Cancer prehabilitation: One step toward improved outcomes

Cancer prehabilitation: One step toward improved outcomes
Cancer prehabilitation: One step toward improved outcomes

Oncology nurses are critical to the delivery of high-quality cancer care and, as such, they are frequently introduced to patients immediately following a diagnosis. Indeed, nurses often spend more time with survivors with newly diagnosed cancer than any other health care professional. This early access provides a perfect opportunity for them to not only provide education and moral support, but also administer assessments to determine how cancer prehabilitation could be used to improve patients' health outcomes.

The future of high-quality cancer treatment will increasingly focus on patient-centered care, supported by a strong evidence base and highly skilled providers. Nurses, particularly navigators, are uniquely positioned to deliver efficacious prehabilitation services. With this unique opportunity comes the responsibility to understand the evidence-based research and incorporate it into a best practices clinical approach to improving cancer care. Because research in this area of medicine is rapidly evolving, nurses should consider pursuing formal training and continuing education in cancer prehabilitation and collaborate more closely with rehabilitation health care professionals.


Prehabilitation is not a new concept, nor is it specific to cancer. At its core, prehabilitation is designed to improve a person's physical and psychological health in anticipation of an upcoming stressor. Furthermore, prehabilitation is part of the rehabilitation care continuum and is defined temporally as those assessments and interventions that occur after diagnosis but before acute treatment begins. In a 2013 review, prehabilitation, as it relates to oncology care, was specifically defined as

[A] process on the cancer continuum of care that occurs between the time of cancer diagnosis and the beginning of acute treatment and includes physical and psychological assessments that establish a baseline functional level, identify impairments, and provide interventions that promote physical and psychological health to reduce the incidence and/or severity of future impairments.1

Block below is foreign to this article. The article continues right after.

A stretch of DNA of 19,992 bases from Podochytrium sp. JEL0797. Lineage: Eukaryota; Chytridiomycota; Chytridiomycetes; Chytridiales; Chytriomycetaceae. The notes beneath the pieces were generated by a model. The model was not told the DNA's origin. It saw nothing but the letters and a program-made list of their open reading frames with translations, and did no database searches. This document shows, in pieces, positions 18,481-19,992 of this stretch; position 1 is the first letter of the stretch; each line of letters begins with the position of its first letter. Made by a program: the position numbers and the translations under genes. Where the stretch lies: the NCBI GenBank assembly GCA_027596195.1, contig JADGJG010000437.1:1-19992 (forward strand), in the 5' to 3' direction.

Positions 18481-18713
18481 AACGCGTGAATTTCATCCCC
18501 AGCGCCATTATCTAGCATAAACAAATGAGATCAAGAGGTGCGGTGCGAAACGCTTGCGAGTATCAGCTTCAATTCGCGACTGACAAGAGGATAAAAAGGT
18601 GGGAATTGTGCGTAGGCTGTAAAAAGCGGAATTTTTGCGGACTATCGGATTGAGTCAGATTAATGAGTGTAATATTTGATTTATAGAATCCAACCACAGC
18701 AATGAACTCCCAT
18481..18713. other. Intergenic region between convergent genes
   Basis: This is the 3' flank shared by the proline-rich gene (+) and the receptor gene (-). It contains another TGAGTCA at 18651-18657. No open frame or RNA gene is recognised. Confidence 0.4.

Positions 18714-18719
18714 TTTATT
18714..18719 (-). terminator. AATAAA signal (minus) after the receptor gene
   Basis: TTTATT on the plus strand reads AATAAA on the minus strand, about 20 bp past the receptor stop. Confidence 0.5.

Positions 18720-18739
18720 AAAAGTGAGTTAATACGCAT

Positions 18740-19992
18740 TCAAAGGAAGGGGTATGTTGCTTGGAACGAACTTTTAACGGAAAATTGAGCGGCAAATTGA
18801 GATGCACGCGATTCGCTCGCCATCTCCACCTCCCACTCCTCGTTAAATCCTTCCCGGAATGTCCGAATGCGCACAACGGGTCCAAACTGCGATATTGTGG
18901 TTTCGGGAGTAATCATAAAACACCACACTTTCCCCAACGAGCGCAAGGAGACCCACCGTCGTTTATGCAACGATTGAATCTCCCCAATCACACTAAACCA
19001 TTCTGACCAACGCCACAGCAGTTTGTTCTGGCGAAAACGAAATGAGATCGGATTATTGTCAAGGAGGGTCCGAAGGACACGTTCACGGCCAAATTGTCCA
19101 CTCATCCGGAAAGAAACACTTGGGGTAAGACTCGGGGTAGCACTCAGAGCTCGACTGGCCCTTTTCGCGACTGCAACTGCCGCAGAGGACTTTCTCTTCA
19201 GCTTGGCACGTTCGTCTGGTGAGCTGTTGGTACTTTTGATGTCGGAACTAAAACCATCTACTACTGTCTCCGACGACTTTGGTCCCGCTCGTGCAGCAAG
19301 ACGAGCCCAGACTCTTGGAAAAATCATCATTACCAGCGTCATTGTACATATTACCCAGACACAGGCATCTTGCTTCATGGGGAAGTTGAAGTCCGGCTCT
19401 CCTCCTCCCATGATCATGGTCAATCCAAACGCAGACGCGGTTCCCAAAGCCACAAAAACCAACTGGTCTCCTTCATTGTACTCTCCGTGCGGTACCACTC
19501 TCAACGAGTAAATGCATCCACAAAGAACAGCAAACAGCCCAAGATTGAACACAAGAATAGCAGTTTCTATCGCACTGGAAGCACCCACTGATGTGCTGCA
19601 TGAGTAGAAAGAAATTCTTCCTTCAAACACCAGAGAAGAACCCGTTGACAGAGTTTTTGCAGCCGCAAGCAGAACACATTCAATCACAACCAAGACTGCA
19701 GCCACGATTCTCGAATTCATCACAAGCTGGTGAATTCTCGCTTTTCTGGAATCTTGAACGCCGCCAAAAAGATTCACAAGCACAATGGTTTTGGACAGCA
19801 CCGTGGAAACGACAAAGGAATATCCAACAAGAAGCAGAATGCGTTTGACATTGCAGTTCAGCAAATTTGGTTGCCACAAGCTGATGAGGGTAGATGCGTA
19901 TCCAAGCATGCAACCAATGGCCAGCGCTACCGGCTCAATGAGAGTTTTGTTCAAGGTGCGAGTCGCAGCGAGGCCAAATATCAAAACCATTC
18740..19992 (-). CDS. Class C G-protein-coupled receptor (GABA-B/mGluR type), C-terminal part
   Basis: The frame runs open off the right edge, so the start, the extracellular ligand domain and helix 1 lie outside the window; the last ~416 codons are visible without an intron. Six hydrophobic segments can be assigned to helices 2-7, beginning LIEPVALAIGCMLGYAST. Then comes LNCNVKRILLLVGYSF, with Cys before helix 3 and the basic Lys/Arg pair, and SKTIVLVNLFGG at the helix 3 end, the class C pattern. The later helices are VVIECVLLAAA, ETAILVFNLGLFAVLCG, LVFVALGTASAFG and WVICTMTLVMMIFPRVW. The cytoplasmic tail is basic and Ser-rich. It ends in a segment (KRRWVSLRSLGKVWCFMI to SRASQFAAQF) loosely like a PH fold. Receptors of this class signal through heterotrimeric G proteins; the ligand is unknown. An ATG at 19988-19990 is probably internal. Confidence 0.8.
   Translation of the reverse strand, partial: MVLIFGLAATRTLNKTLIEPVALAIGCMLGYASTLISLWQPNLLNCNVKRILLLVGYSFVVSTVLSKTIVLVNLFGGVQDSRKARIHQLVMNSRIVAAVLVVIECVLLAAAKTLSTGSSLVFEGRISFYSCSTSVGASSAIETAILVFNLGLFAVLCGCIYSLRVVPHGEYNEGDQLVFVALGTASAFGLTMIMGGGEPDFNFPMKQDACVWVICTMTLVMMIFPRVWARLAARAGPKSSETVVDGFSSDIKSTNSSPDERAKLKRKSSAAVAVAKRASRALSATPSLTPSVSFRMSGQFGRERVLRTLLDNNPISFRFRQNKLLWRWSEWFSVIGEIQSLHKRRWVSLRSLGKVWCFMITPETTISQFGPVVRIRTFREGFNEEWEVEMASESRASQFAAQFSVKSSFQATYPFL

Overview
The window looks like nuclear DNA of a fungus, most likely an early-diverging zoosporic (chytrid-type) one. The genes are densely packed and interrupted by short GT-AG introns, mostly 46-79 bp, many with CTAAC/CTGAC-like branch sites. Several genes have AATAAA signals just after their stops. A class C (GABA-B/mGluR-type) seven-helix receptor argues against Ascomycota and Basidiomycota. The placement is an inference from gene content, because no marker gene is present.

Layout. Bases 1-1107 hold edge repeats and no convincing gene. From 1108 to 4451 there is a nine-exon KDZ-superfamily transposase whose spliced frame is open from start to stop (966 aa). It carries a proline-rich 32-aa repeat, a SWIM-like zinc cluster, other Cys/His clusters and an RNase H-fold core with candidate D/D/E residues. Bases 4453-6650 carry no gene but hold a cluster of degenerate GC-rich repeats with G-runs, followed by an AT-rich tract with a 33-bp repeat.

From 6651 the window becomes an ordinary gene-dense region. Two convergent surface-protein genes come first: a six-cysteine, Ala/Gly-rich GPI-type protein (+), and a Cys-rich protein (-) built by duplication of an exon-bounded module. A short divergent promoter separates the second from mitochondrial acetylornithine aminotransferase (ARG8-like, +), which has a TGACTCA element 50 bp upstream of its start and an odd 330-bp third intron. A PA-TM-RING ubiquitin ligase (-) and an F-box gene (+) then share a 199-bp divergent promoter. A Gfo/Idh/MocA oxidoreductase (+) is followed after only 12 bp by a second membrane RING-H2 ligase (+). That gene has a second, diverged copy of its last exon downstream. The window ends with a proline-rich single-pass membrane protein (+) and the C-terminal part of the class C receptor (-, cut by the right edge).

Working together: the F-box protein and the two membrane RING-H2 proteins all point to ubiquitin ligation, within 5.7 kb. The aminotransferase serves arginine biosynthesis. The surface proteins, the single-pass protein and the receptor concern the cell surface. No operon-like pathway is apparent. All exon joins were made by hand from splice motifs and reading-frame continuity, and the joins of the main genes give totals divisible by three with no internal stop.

Many of the early studies on cancer prehabilitation typically focused exclusively on building strength and stamina through an appropriate exercise regimen; however, more recent research has supported a multimodal approach that encompasses more than one intervention (ie, a combination of exercise, nutrition, and psychological strategies) to better prepare patients for the challenges associated with upcoming cancer treatments.2


Nurses have long been on the front lines of oncology care, and nearly every oncology nurse is an expert at providing patient and caregiver education that begins at diagnosis and continues throughout the cancer care continuum. This includes informally explaining procedures to patients, helping patients figure out how to navigate a complicated health care system, and offering general advice and reassurance. As oncologists and others witnessed the positive impact these informal interactions had on patients, they started to support more formal nursing interventions. For example, many patients with newly diagnosed cancer receive some form of nursing-directed preoperative counseling, and having nurses lead a chemo class (a chemotherapy education class) prior to the start of chemotherapy is commonplace at cancer centers.

Navigation, which ideally begins at diagnosis, may now involve assessments, patient and caregiver education, recognition and removal of barriers to care, and coordination of other interventions. In fact, nurse navigation has become so much more formalized that it is now included as a patient-centered standard in the American College of Surgeons' Commission on Cancer (CoC) accreditation process.

However, there is a distinct difference between what many nurses are currently doing prior to the start of cancer treatment and what would be considered prehabilitation (Figure 1). One of the most important factors in prehabilitation is the ability to formally assess patients and then implement specific interventions that improve outcomes through objective measures.


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